Glutathione deficiency increases organ dysfunction after hemorrhagic shock

Malcolm K. Robinson, Jan D. Rounds, Roy W. Hong, Danny O. Jacobs, Douglas W. Wilmore

Research output: Contribution to journalArticlepeer-review

76 Scopus citations


Background. Reactive oxygen metabolites contribute to tissue destruction in a wide variety of diseases. Glutathione, a potent endogenous antioxidant, neutralizes the destructive potential of free radicals, but this tripeptide may be depleted during illness. We hypothesized that glutathione deficiency would amplify organ dysfunction after shock in rats. Methods. Rats received either diethyl maleate to deplete tissue glutathione or a control solution intraperitoneally. The animals were subsequently bled to and maintained at a mean arterial pressure of 40 mm Hg for 30 minutes and then fully resuscitated. Sham animals underwent blood pressure monitoring only. Tissue glutathione, liver and renal function tests, organ bacterial content, and mortality rates were determined 4 and 24 hours after shock. Results. Normal rats subjected to shock and sham animals had similar laboratory chemistry results, organ culture results, and mortality rates. However, glutathione-depleted animals subjected to shock had elevated liver and renal function tests, increased organ bacteria, and a dramatic increase in mortality rates compared with control shock and sham animals. Conclusions. We conclude that glutathione deficiency predisposes animals to organ failure and death after an otherwise nonlethal period of hypotension. Because glutathione deficiency is associated with severe injury and sepsis, treatment strategies that maintain glutathione stores may decrease the incidence of multisystem organ failure.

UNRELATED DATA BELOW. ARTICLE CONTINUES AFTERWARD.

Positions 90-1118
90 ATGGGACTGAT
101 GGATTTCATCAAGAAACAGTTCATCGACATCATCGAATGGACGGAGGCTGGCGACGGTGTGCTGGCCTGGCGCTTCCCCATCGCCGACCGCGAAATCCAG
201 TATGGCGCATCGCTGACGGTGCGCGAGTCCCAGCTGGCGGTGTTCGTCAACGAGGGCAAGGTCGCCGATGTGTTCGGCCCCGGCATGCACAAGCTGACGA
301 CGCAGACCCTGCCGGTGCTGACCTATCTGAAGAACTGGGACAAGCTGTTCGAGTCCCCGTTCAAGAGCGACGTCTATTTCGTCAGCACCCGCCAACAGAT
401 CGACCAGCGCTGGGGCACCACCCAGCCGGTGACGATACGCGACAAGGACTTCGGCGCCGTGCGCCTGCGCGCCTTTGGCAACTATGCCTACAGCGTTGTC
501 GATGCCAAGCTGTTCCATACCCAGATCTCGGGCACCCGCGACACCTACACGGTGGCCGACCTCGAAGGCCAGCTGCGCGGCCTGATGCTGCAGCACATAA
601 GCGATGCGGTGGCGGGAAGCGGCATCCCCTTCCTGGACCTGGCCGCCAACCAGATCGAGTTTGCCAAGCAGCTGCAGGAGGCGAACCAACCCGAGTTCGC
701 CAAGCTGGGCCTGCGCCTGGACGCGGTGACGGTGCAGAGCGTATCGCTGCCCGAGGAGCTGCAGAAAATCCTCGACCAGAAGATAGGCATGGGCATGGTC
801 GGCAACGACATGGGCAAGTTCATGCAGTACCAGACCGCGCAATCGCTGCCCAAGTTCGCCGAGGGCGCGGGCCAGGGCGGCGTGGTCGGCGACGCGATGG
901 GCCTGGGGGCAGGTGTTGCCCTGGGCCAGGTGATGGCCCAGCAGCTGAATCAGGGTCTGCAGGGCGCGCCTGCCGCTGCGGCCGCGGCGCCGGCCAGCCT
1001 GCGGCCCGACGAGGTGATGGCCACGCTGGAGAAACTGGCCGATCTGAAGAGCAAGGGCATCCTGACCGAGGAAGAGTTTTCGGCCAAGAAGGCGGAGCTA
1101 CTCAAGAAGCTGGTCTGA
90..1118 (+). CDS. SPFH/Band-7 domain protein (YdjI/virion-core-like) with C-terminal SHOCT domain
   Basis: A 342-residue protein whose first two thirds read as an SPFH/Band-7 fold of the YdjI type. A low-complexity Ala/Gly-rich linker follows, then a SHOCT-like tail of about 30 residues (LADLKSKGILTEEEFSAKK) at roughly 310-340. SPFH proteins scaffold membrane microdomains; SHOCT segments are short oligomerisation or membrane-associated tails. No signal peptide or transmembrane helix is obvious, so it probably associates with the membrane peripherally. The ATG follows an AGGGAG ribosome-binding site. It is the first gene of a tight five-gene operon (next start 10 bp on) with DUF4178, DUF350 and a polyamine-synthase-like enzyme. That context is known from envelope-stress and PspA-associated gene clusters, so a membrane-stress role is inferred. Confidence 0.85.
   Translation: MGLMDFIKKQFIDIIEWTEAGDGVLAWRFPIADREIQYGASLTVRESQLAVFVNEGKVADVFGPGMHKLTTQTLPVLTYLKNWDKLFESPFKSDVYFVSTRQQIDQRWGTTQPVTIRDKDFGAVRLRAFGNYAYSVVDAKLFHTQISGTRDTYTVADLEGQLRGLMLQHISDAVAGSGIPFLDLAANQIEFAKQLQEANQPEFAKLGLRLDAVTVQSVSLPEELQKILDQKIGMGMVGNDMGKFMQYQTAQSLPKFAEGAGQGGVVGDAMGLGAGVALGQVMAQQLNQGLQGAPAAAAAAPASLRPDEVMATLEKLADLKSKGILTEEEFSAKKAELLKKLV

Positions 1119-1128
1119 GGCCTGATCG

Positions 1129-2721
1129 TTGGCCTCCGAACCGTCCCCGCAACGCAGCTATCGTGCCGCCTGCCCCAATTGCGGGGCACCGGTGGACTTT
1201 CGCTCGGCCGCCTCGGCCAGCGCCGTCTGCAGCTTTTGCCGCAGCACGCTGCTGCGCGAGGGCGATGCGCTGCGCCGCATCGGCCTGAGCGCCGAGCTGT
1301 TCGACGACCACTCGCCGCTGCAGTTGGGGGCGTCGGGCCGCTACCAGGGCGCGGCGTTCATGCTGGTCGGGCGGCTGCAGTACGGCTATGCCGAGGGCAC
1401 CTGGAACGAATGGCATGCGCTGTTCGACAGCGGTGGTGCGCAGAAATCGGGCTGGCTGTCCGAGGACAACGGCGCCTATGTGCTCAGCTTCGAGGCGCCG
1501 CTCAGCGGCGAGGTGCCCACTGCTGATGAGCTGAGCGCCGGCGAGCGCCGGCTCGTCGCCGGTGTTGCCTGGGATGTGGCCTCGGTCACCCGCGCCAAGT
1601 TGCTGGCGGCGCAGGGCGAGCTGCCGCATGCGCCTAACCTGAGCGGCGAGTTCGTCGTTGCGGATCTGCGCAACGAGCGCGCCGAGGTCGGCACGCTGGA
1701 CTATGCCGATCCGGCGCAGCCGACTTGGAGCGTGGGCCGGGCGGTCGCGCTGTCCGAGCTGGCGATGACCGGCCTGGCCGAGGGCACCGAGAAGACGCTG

Original languageEnglish (US)
Pages (from-to)140-149
Number of pages10
Issue number2
StatePublished - Aug 1992
Externally publishedYes

ASJC Scopus subject areas

  • Surgery


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